See all the exercises at the:
Weight Training Exercises Database
– Hyperextensions – –
AKA: Back Raises, Back Extensions, Supermans
Compound Exercise, Pull Movement
On a hyperextension bench, place your ankles firmly under brace and thighs on thigh pads. Bend at the waist and lower until your upper body is vertical. Raise back up until horizontal.
Tips and Techniques:
There are also 45 degree hyperextension benches which are probably more common at most gyms. The 45 Degree Extensions are done the same way but are significantly easier due to less gravitational pressures.
While flat hyperextension benches are harder to find, they are easier to rig up. Very commonly you will see trainers doing them on a normal bench with a partner holding their legs (though, with typical bench height, this does reduce the range of motion).
You want the ankle pads secured just above your ankles (on your Achilles tendon). The thigh pads or the end of the bench should be as high up on the thighs as possible without impeding your ability to bend at the waist.
Keep a slight arch in the back throughout the exercise. The back remains still throughout, you are only bending at the waist.
Do the exercise slow and controlled. Momentum and jerking can be particularly dangerous with Hyperextensions. And, as always, momentum is the enemy of strength and muscle gains anyway.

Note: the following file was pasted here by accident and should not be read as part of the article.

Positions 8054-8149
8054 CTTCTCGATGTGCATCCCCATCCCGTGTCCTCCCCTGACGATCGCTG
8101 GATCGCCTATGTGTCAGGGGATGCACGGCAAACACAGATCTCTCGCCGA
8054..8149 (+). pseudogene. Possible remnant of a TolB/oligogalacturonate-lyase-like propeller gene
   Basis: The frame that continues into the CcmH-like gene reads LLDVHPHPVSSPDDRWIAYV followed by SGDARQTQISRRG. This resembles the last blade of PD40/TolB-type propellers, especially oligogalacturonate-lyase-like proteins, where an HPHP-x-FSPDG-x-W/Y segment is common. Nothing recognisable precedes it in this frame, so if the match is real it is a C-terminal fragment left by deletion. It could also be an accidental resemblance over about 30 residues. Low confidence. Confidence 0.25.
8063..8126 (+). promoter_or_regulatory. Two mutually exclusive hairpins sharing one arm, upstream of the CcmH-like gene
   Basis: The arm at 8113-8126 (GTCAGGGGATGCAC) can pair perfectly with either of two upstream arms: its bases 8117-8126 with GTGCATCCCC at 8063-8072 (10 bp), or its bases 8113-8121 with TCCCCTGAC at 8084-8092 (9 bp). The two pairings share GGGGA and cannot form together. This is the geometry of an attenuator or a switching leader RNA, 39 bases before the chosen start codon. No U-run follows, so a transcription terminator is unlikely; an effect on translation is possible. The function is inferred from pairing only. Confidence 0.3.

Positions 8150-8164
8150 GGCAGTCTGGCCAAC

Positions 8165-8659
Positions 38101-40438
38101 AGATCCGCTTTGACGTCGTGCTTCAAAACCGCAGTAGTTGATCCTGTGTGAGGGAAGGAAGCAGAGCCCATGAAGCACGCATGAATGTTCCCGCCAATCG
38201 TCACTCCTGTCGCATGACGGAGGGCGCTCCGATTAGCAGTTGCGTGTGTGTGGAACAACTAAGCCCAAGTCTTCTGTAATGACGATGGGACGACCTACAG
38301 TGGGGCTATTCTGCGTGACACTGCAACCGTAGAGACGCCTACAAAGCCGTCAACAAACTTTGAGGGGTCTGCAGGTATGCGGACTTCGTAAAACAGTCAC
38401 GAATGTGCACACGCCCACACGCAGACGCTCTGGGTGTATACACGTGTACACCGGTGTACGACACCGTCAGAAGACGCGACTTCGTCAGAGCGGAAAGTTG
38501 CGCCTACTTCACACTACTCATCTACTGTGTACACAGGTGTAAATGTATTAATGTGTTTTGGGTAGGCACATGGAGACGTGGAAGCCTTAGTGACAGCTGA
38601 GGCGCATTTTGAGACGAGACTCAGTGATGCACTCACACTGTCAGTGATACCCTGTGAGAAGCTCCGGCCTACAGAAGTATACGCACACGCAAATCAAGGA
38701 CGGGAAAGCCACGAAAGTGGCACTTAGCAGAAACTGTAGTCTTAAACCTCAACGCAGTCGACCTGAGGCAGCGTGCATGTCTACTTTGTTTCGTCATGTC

At the top of the exercise your body is forming a straight line. While it can feel natural to continue up further, and while doing so would seem to be justified based on the name of the exercise, it is not a good idea to do so. Actually “hyper extending” the back here has no real benefit and increases the chance of injury.
At the bottom of the exercise, your body is forming a 90 degree angle at a maximum. Only go so far as you can maintain a straight back, don’t seek depth at the expense of a back. Do not let the back curl. How far you can safely go down will have a lot to do with your individual flexibility.
Your hands can be up around the head (as illustrated) or folded across the chest. Avoid clasping the hands behind the neck as this can put unnecessary pressure on the neck and spine.
Adding resistance can be accomplished by holding weight plate(s) to your chest or a barbell on the backs as you would when squatting.
Recommended Reps For Muscle Building:
6-12 the majority of the time, trying higher or lower reps on occasion
- 45 Degree Hyperextensions – (see above)
- Reverse Hyperextensions – The body is supported by a bench and the legs are pulled upwards
Deadlifts are a great exercise for the lower back. The closely related Hamstring Raises and Glute/Ham Raises (similar but the leg breaks at the knee and then straightens on the bench during the exercise) can hit the hams and glutes well.
Hyperextension Bench, Weights (optional), Barbell (optional)